In 2010, Marina Diamandis broke into the music scene as Marina and the Diamonds — a glittering, idiosyncratic, unapologetically honest pop act. Eleven years later, she may have dropped “and the Diamonds” from her moniker, but her music continues to shine like pure, crystalline carbon.
Her fifth studio album Ancient Dreams in a Modern Land, released June 11, is no exception. Diamandis, who now performs mononymously as Marina, returns to her Electra Heart roots as she confronts some of the most pressing issues of the 21st century. Whether she is building a sisterhood of Hollywood witches or deconstructing the psychology of toxic masculinity, she confronts each song with honest lyricism and punchy theatricality, reminding audiences why they first fell in love with her more than a decade ago.
Ancient Dreams in a Modern Land sees Marina transcending her physical body to assess an earthly terrain of racism, misogyny and unfettered capitalism. In the album-opening title track, she combines futuristic electropop with a palpable longing to return to time before her own formation. “You don’t have to be like everybody else/ You don’t have to fit into the norm/ You are not here to conform,” she chants before launching into a jumpy chorus delivered in her effortless soprano. The track sets the tone for the rest of the album, simultaneously confronting the ills of modernity and celebrating her individuality.
“Got a figure like a pin-up, got a figure like a doll,” Marina sings on her 2012 hit “Bubblegum Bitch.” She takes a similar, though more understated, approach in the opening lines of “Man’s World,” comparing herself to a “Boucher cherub” and a “strawberry soda.” However, her aesthetic imagery is quickly swept into biting political commentary: “Burnt me at the stake, you thought I was a witch/ Centuries ago, now you just call me a bitch,” she sings in her rich vibrato. Throughout Ancient Dreams in a Modern Land, Marina makes a point of being more overtly political, and her lyrics leave careful incisions in the skin of the patriarchy.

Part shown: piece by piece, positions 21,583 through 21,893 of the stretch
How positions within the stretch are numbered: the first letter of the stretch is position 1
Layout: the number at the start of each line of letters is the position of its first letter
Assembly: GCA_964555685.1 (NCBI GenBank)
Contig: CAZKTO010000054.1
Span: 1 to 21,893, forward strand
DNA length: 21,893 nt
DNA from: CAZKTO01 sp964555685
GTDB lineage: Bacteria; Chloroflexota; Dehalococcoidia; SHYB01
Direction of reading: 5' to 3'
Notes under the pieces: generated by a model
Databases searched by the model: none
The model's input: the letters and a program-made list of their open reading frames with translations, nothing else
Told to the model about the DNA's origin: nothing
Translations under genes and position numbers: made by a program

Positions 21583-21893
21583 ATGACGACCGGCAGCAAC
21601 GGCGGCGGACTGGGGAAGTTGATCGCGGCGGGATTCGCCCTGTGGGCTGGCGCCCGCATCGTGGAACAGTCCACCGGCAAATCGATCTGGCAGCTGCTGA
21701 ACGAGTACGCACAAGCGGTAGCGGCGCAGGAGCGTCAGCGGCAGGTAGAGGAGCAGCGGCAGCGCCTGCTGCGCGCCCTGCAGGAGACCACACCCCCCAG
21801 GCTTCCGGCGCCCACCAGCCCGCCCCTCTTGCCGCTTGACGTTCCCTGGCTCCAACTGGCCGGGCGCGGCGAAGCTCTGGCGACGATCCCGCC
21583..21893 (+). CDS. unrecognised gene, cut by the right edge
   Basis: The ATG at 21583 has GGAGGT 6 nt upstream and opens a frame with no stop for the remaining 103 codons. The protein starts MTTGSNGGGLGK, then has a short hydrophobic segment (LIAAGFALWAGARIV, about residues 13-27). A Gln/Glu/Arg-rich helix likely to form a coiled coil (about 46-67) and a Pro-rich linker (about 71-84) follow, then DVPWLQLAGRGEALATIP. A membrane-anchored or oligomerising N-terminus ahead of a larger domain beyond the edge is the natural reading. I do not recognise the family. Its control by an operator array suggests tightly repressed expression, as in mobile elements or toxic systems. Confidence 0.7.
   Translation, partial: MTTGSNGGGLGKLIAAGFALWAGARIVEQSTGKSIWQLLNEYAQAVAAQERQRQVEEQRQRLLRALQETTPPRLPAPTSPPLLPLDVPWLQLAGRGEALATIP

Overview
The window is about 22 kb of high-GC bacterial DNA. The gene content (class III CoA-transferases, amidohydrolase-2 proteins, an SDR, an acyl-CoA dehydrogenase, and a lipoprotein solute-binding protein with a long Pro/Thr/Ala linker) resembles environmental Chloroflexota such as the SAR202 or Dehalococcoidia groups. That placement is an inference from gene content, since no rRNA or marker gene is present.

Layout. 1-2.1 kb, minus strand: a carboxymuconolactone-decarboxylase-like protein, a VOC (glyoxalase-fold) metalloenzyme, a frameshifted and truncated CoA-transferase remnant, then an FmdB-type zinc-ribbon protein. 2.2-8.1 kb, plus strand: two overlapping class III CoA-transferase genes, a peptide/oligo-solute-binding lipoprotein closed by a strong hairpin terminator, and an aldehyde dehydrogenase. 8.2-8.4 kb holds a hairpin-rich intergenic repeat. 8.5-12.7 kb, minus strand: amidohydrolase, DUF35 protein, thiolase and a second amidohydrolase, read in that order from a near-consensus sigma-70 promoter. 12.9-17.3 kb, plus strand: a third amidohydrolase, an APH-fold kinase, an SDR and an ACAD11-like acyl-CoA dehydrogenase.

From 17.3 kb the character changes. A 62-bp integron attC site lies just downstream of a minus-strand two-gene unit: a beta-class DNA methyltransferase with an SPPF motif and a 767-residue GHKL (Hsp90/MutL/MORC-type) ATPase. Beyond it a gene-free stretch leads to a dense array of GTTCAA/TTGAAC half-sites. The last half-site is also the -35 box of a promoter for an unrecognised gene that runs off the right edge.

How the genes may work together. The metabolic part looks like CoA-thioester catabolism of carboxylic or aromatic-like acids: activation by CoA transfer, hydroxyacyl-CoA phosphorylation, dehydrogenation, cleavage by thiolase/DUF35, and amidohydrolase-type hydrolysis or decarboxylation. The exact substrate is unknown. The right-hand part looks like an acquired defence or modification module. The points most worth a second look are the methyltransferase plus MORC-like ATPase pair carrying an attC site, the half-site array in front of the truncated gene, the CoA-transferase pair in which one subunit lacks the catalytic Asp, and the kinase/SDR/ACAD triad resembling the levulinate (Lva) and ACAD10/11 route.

Marina has turned to more serious subjects, but she never strays far from her signature sound; her songs are fun, poppy and often unpredictable. From the strong percussion of ecofeminist anthem “Purge the Poison” to the bouncy piano of “Venus Fly Trap,” Marina constantly keeps listeners on their toes. An electric guitar slowly builds during the breakup anthem “I Love You But I Love Me More,” exploding in a burst of well-earned confidence. The disco-infused accompaniment of “New America” provides an interesting backdrop as Marina mows down white picket fences to reveal the darkness of inequality. From time to time, however, the lyrics prove a bit too literal, as she sings, “And now our food don’t taste/ Like it’s meant to do,” in an awkwardly forced critique of industrial agriculture.
Marina spends a majority of Ancient Dreams in a Modern Land looking out at the world, but in the last four tracks, she takes a look inside herself. On “Flowers,” she trades in her bold belt for a soft soprano that delicately dances over the piano accompaniment. Marina is at her most vulnerable, assessing the failures of a past relationship. Though markedly different from the previous tracks, the song feels purposeful. Marina’s lived experiences are tightly interwoven with her worldview, and her breakup tracks dig further into who she is and what she stands for. By the end of the album, an important truth emerges: Each song is purely, authentically Marina.
Like a 24-carat diamond, Marina has only become more brilliant and durable with time. She has come a long way from the days of Electra Heart, but she confronts her more mature subjects with both energy and grace. If listeners walk away with one thing, it is that this is Marina’s world — men are just (barely) living in it.